County facility renovation project moves forward

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FARMINGTON – County Commissioners approved moving ahead with an overhaul of the county’s facilities today, including the beginning of discussions with the state on funding the project.

Smith Reuter Lull Architects of Lewiston, have produced some preliminary floor plans for a renovated Franklin County Courthouse. That building, which would house the probate and superior courtroom, would be connected to a newly constructed annex by a corridor, which would double as the main entrance. The annex would contain the Farmington district courtroom, district attorney’s office, the family courtroom and the registry of deeds, as well as an adjoining office.

The Franklin County Courthouse in Farmington.

Architect Noel Smith noted that the plan represented the “culmination of a process,” after several meetings between the building committee, commissioners and county personnel. The plan keeps probate research material and the registry of deeds in downtown Farmington, as well as keeping the aging county courthouse building in use.

Commissioners hope that the state will help pay and/or maintain the facility. The state has been pushing for consolidated court facilities whenever possible and has expressed interest in the proposal.

“A real breakthrough was the state’s interest in consolidating court services,” Lull said. “It could possibly take the burden of sole maintenance of this project off the county books.”

“I could not consider a site like this,” Commissioner Fred Hardy of New Sharon said, “without the indulgence of the state of Maine.”

The plans are only in the early stages, and exact schematics for new electrical, heating and plumbing systems are still being developed. Parking, for instance, remains up in the air. The annex would likely displace parking toward the rear of the courthouse.

“The devil is in the details,” Lull said, “and there’s a lot of details here that need to be looked at.”

Generally however, the building committee is in support of the proposal.

Commissioners gave their approval for discussions with the state over how to fund the courthouse facility to begin, as well as planning to go forward for a new building on the Franklin County Jail site for the dispatchers. The need to have a secure and more expansive space for dispatch actually prompted the county facility overhaul in the first place, and commissioners and Sheriff Dennis Pike are eager to see work in that direction progress.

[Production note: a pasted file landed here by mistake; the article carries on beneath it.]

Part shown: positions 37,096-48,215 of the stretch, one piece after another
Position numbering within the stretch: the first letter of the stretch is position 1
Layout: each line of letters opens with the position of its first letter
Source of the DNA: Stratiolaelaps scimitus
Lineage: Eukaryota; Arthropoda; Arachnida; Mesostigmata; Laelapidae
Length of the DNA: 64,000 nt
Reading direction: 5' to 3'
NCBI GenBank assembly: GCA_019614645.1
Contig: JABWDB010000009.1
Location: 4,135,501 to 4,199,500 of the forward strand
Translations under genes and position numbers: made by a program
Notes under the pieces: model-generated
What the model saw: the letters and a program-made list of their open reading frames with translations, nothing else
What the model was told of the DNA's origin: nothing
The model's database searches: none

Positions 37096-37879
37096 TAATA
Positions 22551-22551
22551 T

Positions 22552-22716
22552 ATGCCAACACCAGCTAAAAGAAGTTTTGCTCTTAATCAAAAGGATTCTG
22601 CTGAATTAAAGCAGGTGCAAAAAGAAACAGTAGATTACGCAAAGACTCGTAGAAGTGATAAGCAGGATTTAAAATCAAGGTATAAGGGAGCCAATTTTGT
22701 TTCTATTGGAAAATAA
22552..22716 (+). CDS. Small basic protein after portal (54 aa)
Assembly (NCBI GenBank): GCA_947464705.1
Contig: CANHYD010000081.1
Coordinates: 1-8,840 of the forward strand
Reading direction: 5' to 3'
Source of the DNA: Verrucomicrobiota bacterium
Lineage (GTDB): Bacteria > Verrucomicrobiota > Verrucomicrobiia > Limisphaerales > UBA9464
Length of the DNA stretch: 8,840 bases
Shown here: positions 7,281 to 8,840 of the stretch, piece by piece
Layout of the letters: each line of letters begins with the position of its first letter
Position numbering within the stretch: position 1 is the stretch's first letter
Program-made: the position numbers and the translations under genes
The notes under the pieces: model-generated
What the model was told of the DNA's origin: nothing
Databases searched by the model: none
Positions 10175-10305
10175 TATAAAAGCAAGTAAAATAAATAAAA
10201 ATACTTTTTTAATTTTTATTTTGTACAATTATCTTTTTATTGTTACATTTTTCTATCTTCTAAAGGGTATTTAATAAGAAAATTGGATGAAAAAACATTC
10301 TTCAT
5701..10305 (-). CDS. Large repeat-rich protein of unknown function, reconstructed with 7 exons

Smith Reuter Lull are currently proposing have Franklin County Emergency Management Agency personnel and the county administration work off of the jail site, along with dispatch. The exact configuration has not been released at this time, but Lull did say that his firm did have some ideas.

Farmington Police Department’s own need for space may still fit into the county’s plans, possibly with a joint facility on the jail site. Town Manager Richard Davis told commissioners that the board of selectmen had instructed him to form a committee to look into what options Farmington has. Even if it did not join the county at the jail site, Davis said, the department needed more space soon.

“At some point the train is going to leave the station,” Davis said, “and it may be two different trains on two different tracks.”

The county has currently paid $25,550 to Smith Reuter Lull for their work on the courthouse study of the project, a part which Lull said is approaching its conclusion as plans firm up. The exact amount of money remaining for the project’s planning phase will be determined at the next commissioners meeting.

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